Saturday, April 12, 2014

Salary negotiations for K99 and R00 awardees

You now have you K99/R00 award from the NIH, but what are you going to do with it? April is negotiation time and I have been speaking with multiple friends dealing with job offers. Through the years I have collected information from multiple K99 recipients and gone through my own negotiations and learned a few things.

How much you get out of it depends on how much you can push your bosses. When negotiating I was advised to push as much as I could and back off only when you get the feeling that you have reached a limit. You must absolutely get what you need to do your work, but then there may still be things that you want which would make your life easier. So you must get what you need and keep trying to get what you want.

When you get your K99, if you are not already a Staff Scientist/Instructor, you should ask for a promotion which comes with a salary increase. As a PhD at this point you should be making between $60-80,000 depending on the salary structure at your institution. The decision may be yours in relation to how much you want to pay yourself. You may need more money if you have expensive child-care and a mortgage and should clearly state this to your boss or you may decide to funnel more money into the supply budget and keep your salary lower.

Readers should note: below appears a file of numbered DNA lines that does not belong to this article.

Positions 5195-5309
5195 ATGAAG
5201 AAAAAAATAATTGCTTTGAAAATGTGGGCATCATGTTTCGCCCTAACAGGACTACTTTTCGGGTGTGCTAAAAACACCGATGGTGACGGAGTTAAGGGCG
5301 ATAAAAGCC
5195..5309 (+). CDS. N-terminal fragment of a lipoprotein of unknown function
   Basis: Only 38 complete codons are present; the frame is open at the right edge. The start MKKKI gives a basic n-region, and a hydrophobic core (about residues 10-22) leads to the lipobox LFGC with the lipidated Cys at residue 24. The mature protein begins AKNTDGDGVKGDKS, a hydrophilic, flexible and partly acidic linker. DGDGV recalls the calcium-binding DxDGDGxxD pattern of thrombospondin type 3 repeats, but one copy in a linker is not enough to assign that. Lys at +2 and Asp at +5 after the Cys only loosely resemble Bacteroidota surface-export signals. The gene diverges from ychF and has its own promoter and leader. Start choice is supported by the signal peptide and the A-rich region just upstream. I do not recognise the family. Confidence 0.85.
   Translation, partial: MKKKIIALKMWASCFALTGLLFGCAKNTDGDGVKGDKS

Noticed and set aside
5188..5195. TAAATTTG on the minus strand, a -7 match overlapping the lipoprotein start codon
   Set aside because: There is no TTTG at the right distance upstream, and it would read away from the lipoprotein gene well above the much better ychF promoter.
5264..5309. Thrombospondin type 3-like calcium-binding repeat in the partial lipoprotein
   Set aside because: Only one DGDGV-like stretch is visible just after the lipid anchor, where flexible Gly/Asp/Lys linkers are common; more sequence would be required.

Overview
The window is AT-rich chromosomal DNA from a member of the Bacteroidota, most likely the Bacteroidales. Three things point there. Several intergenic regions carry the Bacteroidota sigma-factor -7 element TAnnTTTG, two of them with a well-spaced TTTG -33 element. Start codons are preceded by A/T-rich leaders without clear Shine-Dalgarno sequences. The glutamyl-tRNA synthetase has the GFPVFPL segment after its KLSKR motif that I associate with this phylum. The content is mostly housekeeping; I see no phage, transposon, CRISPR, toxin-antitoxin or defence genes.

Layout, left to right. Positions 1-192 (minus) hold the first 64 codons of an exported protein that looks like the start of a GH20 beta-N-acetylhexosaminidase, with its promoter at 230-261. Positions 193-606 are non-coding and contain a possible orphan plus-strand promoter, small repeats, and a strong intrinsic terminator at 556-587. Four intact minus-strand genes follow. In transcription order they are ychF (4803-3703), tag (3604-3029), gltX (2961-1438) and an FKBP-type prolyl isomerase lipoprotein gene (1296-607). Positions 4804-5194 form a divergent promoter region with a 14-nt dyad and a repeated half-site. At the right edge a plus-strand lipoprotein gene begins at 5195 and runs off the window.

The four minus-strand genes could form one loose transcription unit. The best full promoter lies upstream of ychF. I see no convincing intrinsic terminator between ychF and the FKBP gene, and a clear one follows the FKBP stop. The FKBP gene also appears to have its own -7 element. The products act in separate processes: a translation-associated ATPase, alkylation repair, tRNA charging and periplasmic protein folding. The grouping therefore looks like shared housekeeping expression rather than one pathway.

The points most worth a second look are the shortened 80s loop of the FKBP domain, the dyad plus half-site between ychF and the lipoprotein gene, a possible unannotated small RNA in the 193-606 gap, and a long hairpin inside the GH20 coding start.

- No salary support from K99: I talked to someone who was able not to put any salary on the K99 portion because his boss agreed to support him and he could use all the money to pay for a technician and to buy small equipment and supplies. That is a huge chunk of money that you can use to offset your start-up.

- Partial salary support from K99: You must put at least 75% effort on your K99, but the rest of the salary can come from somewhere else. As I discovered, if you help your PI with an R01 and are listed as Key Personnel on it, you cannot be removed, so an additional portion of your salary can come from that.